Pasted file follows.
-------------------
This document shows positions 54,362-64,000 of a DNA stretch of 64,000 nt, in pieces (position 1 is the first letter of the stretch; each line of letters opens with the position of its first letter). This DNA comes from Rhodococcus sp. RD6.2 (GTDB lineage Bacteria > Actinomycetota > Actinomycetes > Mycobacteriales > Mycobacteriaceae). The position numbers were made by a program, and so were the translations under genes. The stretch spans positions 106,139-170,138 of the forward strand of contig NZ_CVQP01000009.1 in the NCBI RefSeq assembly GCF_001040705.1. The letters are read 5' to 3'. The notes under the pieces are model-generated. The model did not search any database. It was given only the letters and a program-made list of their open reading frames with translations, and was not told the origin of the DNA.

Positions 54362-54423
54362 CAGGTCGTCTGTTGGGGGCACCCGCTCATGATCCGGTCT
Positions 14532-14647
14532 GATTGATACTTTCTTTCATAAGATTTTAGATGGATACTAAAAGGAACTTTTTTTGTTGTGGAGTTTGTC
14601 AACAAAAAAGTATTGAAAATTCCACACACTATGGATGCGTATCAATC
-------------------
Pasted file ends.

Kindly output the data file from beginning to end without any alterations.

This document shows positions 54,362-64,000 of a DNA stretch of 64,000 nt, in pieces (position 1 is the first letter of the stretch; each line of letters opens with the position of its first letter). This DNA comes from Rhodococcus sp. RD6.2 (GTDB lineage Bacteria > Actinomycetota > Actinomycetes > Mycobacteriales > Mycobacteriaceae). The position numbers were made by a program, and so were the translations under genes. The stretch spans positions 106,139-170,138 of the forward strand of contig NZ_CVQP01000009.1 in the NCBI RefSeq assembly GCF_001040705.1. The letters are read 5' to 3'. The notes under the pieces are model-generated. The model did not search any database. It was given only the letters and a program-made list of their open reading frames with translations, and was not told the origin of the DNA.

Positions 54362-54423
54362 CAGGTCGTCTGTTGGGGGCACCCGCTCATGATCCGGTCT
Positions 14532-14647
14532 GATTGATACTTTCTTTCATAAGATTTTAGATGGATACTAAAAGGAACTTTTTTTGTTGTGGAGTTTGTC
14601 AACAAAAAAGTATTGAAAATTCCACACACTATGGATGCGTATCAATC